Rather than a one-touch means of getting from the track information screen to a list of tracks on a disc or external media device, the KD-AVX33 requires users to go back to the main menu, navigate to the List feature using the dial, and press Enter. The display then shows a list of folders on a given disc/device, which drivers can then browse and select using the dial and enter buttons. We would prefer a one-touch means of displaying song libraries. Another gripe we have with the navigation of audio files is the system's time delay when skipping between audio sources. When switching between disc and USB music, for example, it takes around 10 seconds for the new source to begin playing, and a further 10 seconds for the display to show complete tag information. This is lost valuable time when you are sitting at the stop light trying to select your next tune.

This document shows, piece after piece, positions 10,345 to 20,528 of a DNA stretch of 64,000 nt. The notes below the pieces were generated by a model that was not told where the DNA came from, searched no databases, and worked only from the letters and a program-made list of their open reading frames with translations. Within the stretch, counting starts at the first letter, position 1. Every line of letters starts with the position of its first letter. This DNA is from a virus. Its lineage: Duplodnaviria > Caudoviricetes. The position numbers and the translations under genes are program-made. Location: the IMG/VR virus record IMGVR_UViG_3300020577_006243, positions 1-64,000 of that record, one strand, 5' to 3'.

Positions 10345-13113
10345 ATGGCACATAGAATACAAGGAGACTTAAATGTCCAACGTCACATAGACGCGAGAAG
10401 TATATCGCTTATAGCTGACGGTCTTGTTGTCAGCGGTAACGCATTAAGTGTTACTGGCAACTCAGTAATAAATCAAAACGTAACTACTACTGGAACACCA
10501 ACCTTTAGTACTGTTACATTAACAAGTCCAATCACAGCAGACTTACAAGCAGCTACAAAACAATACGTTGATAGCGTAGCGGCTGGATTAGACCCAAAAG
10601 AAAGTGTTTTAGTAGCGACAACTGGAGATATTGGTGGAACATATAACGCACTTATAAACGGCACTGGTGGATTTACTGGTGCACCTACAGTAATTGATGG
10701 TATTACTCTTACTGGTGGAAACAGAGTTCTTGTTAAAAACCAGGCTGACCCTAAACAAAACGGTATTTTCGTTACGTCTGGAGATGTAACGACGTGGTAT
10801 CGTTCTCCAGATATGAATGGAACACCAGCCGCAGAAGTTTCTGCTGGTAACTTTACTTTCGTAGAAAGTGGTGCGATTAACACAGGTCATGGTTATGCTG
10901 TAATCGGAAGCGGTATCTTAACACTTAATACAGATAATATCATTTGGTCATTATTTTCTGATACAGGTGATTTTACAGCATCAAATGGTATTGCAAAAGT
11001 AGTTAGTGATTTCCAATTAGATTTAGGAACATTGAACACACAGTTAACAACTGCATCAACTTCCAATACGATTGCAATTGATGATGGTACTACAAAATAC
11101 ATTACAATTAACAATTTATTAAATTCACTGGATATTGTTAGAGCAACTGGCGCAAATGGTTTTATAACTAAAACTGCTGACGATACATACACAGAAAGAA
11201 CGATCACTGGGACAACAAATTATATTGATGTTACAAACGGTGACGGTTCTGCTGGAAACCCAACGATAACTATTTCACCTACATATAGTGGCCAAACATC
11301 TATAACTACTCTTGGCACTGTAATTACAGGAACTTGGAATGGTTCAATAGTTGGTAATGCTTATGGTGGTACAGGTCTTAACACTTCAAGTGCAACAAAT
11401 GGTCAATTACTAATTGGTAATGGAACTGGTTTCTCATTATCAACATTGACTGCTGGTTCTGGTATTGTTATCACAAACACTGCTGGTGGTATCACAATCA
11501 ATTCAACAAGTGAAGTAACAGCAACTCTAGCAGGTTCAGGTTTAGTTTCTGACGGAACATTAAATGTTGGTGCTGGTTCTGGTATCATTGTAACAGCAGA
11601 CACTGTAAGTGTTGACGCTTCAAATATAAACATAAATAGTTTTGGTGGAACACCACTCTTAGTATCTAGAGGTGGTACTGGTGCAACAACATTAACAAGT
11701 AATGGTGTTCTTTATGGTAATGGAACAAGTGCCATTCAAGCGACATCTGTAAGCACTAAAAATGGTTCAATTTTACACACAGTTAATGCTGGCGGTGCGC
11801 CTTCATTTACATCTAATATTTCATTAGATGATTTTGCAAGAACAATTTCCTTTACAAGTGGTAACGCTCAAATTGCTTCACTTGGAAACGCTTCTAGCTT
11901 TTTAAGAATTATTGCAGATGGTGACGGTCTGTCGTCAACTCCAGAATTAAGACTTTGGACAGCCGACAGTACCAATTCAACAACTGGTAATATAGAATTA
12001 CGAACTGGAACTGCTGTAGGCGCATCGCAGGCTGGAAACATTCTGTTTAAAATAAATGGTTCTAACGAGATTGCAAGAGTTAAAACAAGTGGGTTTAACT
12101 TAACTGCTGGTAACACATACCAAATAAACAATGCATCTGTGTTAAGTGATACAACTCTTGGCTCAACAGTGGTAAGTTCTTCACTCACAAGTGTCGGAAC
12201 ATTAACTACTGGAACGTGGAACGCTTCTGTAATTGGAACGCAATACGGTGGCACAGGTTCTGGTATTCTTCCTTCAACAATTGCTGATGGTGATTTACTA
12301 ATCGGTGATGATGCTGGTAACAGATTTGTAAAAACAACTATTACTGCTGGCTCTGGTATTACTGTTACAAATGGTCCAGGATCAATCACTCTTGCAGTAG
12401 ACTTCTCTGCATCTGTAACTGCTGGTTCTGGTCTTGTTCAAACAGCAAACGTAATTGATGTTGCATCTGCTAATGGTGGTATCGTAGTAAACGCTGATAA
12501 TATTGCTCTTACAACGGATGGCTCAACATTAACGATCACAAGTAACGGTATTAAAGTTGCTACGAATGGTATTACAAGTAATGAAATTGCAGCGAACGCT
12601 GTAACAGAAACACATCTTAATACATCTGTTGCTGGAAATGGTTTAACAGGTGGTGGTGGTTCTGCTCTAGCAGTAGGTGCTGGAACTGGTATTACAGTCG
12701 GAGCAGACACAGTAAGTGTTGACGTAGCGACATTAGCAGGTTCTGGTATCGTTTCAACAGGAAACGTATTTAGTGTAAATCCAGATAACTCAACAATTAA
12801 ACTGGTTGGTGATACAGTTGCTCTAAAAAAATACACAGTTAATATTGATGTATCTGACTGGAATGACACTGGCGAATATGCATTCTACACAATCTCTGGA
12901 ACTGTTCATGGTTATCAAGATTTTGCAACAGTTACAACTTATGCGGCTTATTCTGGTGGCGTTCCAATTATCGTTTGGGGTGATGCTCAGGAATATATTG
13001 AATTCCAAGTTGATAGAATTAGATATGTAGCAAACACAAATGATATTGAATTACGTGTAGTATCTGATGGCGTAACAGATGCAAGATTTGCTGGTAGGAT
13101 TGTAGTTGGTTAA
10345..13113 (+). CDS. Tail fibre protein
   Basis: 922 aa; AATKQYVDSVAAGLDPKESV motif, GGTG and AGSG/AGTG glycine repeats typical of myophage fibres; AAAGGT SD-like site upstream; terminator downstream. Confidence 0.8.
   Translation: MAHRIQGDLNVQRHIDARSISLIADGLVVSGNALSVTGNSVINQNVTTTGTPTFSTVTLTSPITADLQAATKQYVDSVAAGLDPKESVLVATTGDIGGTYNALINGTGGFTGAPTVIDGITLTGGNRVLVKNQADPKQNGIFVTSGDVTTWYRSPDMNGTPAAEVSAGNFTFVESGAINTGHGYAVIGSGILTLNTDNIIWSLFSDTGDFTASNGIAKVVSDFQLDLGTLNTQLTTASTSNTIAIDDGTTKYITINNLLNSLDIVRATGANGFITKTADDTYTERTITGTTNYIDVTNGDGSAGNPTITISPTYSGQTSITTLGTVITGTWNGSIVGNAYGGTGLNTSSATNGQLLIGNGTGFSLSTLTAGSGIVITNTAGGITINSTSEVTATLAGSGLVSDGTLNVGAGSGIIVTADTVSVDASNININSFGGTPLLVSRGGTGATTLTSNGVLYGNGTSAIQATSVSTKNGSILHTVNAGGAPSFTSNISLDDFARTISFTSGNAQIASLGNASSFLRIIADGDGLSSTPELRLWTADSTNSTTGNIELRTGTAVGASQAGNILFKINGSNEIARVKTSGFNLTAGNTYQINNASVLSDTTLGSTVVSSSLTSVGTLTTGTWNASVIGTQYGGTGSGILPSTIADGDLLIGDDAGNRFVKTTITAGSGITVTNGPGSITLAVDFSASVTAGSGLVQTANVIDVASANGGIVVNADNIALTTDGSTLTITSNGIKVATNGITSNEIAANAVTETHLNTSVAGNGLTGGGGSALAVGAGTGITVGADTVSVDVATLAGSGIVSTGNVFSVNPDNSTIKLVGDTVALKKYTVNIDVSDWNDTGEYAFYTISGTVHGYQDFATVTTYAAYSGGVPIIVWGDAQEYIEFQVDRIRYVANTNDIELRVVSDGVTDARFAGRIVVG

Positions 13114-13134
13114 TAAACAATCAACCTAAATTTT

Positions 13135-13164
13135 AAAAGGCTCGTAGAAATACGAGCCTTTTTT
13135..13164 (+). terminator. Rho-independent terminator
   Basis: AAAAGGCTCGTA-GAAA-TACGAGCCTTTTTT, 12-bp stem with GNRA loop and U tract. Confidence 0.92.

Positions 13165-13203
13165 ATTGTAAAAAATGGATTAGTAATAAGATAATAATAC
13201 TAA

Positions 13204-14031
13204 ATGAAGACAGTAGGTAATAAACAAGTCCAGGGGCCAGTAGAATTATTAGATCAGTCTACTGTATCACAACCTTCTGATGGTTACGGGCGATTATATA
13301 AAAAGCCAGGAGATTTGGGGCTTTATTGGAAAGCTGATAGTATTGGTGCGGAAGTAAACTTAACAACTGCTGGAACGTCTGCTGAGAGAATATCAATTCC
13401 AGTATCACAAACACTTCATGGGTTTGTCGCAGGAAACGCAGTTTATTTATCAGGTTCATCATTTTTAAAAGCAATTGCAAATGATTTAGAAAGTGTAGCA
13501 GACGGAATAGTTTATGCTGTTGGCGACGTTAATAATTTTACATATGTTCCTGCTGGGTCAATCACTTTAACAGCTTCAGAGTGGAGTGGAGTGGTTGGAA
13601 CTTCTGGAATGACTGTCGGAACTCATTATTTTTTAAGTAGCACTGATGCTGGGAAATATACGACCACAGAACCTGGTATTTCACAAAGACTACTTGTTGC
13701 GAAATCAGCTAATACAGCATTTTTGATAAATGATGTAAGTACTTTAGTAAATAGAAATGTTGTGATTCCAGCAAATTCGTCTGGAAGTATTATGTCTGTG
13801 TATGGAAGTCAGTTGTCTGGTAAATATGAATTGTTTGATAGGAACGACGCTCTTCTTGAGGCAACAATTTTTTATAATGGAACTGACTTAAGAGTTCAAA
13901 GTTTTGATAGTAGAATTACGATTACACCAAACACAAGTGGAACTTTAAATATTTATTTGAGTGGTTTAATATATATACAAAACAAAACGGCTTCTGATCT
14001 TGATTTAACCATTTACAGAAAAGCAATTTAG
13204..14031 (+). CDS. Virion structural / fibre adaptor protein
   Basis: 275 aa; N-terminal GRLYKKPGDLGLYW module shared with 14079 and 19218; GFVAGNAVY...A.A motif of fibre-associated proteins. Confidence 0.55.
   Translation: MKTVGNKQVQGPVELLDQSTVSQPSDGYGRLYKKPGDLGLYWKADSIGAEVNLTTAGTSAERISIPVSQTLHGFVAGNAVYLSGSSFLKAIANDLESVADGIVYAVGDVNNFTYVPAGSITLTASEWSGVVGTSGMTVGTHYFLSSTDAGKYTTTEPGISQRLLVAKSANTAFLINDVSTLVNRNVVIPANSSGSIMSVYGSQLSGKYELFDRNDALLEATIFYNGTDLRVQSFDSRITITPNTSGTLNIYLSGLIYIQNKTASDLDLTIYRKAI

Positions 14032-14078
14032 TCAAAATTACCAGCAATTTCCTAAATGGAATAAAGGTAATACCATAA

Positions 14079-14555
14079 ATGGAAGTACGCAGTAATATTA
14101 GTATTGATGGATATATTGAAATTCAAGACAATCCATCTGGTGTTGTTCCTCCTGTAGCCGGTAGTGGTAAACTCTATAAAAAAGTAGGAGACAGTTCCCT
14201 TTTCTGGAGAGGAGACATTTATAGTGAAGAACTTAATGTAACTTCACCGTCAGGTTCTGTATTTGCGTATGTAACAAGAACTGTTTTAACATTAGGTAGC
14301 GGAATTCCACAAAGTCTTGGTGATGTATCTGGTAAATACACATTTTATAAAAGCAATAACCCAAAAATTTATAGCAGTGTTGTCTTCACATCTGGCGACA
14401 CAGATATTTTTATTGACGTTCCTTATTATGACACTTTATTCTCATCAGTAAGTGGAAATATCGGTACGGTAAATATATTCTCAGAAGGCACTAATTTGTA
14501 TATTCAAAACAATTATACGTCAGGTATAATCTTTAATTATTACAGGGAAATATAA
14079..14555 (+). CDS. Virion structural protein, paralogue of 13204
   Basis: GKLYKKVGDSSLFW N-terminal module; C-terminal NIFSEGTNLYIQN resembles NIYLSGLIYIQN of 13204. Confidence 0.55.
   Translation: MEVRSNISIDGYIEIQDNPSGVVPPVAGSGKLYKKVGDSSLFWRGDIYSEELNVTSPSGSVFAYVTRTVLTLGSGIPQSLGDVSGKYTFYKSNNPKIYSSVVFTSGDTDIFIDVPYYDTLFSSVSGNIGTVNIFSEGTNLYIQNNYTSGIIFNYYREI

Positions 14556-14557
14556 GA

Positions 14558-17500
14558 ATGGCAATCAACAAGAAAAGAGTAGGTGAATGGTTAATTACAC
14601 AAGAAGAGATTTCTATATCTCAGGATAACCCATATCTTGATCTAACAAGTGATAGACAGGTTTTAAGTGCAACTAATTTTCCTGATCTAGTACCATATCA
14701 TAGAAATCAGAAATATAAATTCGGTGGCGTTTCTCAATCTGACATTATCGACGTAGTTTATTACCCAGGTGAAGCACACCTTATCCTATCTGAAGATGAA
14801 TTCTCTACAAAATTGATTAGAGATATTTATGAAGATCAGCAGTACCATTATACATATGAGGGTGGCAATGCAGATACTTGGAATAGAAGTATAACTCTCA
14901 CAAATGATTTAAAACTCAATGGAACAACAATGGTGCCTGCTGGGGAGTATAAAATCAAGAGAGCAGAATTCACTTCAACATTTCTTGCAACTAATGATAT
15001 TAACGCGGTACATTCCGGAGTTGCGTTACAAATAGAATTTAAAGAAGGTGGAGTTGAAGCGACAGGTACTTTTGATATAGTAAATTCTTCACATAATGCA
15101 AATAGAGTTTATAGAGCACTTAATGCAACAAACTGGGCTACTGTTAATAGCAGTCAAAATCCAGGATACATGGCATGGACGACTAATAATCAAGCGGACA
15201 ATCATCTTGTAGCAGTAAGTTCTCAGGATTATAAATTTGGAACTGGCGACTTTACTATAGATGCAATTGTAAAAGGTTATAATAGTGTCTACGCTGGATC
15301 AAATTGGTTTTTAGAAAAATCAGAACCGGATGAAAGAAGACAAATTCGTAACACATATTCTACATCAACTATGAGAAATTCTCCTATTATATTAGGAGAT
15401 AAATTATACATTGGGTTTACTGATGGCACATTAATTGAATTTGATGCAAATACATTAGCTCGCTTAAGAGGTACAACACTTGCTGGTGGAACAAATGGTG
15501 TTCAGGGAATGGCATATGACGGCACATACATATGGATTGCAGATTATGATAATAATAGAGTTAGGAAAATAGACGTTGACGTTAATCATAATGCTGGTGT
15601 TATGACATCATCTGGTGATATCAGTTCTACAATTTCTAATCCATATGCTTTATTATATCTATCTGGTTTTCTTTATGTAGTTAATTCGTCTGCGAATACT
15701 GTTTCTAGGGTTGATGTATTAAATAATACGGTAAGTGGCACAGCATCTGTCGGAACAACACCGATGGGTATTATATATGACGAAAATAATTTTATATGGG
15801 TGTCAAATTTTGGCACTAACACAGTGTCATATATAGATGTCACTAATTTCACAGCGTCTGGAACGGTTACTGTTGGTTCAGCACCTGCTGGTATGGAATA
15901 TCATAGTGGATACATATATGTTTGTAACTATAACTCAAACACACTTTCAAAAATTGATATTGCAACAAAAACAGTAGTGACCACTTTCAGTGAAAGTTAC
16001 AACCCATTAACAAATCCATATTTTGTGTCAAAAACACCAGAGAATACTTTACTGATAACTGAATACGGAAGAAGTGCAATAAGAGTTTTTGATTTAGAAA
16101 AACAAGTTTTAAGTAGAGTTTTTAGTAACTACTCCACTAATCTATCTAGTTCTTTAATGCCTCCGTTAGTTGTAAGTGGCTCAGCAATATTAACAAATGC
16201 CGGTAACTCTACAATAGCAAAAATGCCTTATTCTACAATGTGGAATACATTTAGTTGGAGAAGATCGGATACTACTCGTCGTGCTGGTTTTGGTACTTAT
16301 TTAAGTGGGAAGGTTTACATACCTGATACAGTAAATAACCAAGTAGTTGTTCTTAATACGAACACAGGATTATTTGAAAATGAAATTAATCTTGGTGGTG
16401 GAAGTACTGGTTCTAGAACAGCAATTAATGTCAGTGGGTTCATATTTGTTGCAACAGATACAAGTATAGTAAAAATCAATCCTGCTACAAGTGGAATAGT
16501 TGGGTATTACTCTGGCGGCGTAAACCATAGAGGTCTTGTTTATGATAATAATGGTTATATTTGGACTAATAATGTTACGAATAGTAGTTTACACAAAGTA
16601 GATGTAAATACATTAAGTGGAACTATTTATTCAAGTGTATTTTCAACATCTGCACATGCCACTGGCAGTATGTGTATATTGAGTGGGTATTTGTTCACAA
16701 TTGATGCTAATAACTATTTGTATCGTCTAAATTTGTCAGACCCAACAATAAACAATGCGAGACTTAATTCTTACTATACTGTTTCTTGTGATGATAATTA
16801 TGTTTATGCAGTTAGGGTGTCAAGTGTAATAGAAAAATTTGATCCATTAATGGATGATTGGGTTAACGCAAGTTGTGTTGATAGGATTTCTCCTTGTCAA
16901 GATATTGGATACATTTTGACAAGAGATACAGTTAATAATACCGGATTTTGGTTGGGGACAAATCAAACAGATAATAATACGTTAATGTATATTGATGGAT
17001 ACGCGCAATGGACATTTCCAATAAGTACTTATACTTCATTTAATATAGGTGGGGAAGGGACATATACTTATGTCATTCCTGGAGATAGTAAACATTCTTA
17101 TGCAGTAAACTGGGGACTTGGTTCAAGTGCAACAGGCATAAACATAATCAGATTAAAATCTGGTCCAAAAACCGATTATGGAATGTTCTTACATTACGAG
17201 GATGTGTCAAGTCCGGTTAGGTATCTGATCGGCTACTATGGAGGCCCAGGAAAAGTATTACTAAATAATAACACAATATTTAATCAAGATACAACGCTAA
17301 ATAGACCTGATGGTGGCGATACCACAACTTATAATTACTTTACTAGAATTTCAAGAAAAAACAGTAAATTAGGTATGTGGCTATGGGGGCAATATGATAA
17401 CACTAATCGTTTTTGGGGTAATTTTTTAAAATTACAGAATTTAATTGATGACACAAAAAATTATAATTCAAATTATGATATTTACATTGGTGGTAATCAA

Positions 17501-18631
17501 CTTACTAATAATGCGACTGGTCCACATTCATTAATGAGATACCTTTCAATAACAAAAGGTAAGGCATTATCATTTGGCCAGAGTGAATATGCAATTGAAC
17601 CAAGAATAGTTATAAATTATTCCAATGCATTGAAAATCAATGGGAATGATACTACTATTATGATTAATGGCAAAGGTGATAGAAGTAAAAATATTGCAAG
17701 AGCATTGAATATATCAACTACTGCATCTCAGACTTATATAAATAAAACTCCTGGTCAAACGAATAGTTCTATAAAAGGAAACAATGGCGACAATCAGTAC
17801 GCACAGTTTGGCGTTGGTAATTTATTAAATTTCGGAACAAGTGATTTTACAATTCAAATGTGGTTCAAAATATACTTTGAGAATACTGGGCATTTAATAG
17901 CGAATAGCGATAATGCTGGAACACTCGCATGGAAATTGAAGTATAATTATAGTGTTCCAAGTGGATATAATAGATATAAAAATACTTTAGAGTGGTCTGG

On a more positive note, we are impressed by the video function of the KD-AVX33. Its small, 3.5-inch screen delivers iPhone-like clarity and picture crispness making it possible to watch an entire movie without getting eye strain. We are also impressed with the quality of the KD-AVX33's built-in Bluetooth hands-free calling interface. Pairing a phone to the system is a straightforward procedure, requiring users simply to activate the system's Bluetooth receiver and choose a PIN code, and then to search for the stereo with their phone.
Call quality--both outbound via the external microphone and inbound through the car's speakers--is generally good and we like the dedicated call button, which enabled us to answer calls with one touch. Once paired with a phone, the KD-AVX33 copies over all phone book entries (up to 5,000 contacts) and call information, enabling users to access and call contacts via the dial menu.